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Stu Muir brings life to dying wetlands

Land & Water

Stu Muir is a Waikato dairy farmer and, in contrast to some of the headline-grabbing stories you may have read about dairy farmers, Stu and his family are putting a huge effort into restoring natural waterways on their block.

Such is the magnitude of their effort and the success of their project, that they even featured on the 50th Anniversary episode of 'Country Calendar'.

Stu’s family have been farming in New Zealand since the 1850s. On a block of land his great great grandparents bought back in the 1890s, there is a swamp and until recently that swamp was clogged with willows and pampas – so badly blocked that you couldn’t move through the stream. Water couldn’t move either and with no current flowing through the wetland was full of pondweed and dead or dying throughout.

“It was a stagnant cesspool,” says Stu, “no flow at all, just tidal in and out.”

The stream that ought to be flowing through the wetland was a stagnant tributary of the Waikato River, blocked since some time back in the 1920s when the Awapuni Dam released silt that blocked all the natural streams. Then five or six years ago, Stu brought in the heavy machinery.

“First we aerially sprayed the willows,” says Stu, “then when they died back we used a chainsaw and digger to remove them.”

The current blew out the silt and opened the waterways again. With water flowing properly for the first time in perhaps a century, Stu set about creating 20 whitebait spawning ponds with grasses, flaxes, kahikatia, kowhai, mahoe and other wetland trees. With the help of a grant from the Waikato River Authority (a joint Iwi and crown organisation set up to clean up the Waikato river and its tributaries), he planted around 40,000 plants in the wetlands, along with another 8,500 plants at a fenced off sand dune lake on another family property.

He also started doing pest control over a 400ha area. A huge number of volunteer hours were involved.

“I had to employ another full-time person on the farm so that I could do it,” admits Stu.

Rats and possums are targeted with baits while Stu uses DOC 200 traps for stoats and ferrets.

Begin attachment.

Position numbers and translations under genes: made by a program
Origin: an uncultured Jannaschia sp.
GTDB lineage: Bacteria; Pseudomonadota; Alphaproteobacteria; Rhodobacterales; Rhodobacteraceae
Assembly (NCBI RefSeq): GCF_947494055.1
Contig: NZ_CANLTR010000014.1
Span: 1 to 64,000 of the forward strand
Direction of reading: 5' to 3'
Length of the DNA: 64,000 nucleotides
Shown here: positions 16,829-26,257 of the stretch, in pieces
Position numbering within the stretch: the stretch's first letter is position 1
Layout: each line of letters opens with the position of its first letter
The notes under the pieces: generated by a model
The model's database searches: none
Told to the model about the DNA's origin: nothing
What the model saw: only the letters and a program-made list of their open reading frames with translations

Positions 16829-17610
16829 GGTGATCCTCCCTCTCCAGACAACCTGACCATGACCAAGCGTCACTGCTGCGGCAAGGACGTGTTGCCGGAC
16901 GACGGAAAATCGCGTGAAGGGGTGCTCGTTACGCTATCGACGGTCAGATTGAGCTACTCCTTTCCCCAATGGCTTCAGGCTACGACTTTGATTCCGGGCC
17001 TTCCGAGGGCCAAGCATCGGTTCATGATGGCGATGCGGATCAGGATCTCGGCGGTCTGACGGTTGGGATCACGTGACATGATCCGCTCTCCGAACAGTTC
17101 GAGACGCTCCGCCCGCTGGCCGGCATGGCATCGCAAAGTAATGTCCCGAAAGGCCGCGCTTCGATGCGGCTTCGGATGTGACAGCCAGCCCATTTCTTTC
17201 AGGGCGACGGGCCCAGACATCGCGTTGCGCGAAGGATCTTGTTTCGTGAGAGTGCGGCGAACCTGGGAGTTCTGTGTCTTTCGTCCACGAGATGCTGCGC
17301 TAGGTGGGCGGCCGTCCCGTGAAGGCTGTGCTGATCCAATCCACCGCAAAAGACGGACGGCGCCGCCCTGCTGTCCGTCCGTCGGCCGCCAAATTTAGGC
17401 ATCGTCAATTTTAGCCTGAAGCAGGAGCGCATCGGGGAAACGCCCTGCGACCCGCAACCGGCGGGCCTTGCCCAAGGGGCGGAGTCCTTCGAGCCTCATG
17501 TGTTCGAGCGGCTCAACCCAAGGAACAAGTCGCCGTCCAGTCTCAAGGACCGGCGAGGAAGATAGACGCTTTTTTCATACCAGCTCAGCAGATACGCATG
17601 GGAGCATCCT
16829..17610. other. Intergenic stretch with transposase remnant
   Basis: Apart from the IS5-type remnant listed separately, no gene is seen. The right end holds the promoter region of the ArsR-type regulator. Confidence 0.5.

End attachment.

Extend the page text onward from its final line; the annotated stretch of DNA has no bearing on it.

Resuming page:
“We’ve trapped about 200 stoats, ferrets and weasels so far,” says Stu, “plus all the by-kill from stoats eating poisoned rats. Pest control is a major component of the restoration.” 

Stu changes the bait over the duck-shooting season though, so that he doesn’t end up accidentally poisoning dogs. Good relations with the wider community are an important aspect of the project and everything has been done in consultation with his neighbours.

“The family land borders Fish & Game, DOC and Maori land. I’m doing my own thing, but with their approval and backing,” he explains.

On the home farm there are now kereru, tuis and the occasional Kaka and Kotuku.

“There were never tuis at the swamp,” says Stu, “But now they’re back in big numbers. They’re even roosting down there.”

Intrigued by the sight of tuis roosting in the wetlands, Stu asked the guys at DOC about it. It meant, they told him, that the tuis were feeling secure. They weren’t getting molested at night by rats and possums – a visible endorsement of his trapping efforts.

Bitterns are also living in the wetland – and were there, even before the restoration. Numbers seem about the same, at the moment, Stu reckons, but he’s hoping the restoration will lead to greater bittern and fernbird numbers in the long term.

“In the whitebait season the bitterns boom everywhere. We’re used to it, but scientists are amazed.”

In the next few months Stu will be building about $20,000 worth of boardwalks through the wetlands, so that he can extend the educational role of the wetland – and hopefully narrow the urban/rural divide – by hosting visits by local school groups. But he won’t be building the boardwalks on his own.

“A number of ‘at risk’ youth from the Educational Trust will be helping,” says Stu. “If they do the work, they can go catch some whitebait afterwards.”

Long term plans include a bridge which is also needed to make the wetland more accessible to visiting groups. Stu’s set up a Give-a-little page to help fund that project.

Additional funding for wetland projects comes from Te Papa Eco Cottage – an off-grid luxury bed & breakfast cottage on the farm, set above the wetland with awesome evening views. There’s even an outdoor bath! Stu puts 15 percent of all Te Papa Eco Cottage profits towards the wetland restoration.

One day the wetland will be put under covenant.

“That’s the long term goal,” says Stu, “once the wetland is maintaining itself and the job is done.”

Article published by Predator Free NZ Trust

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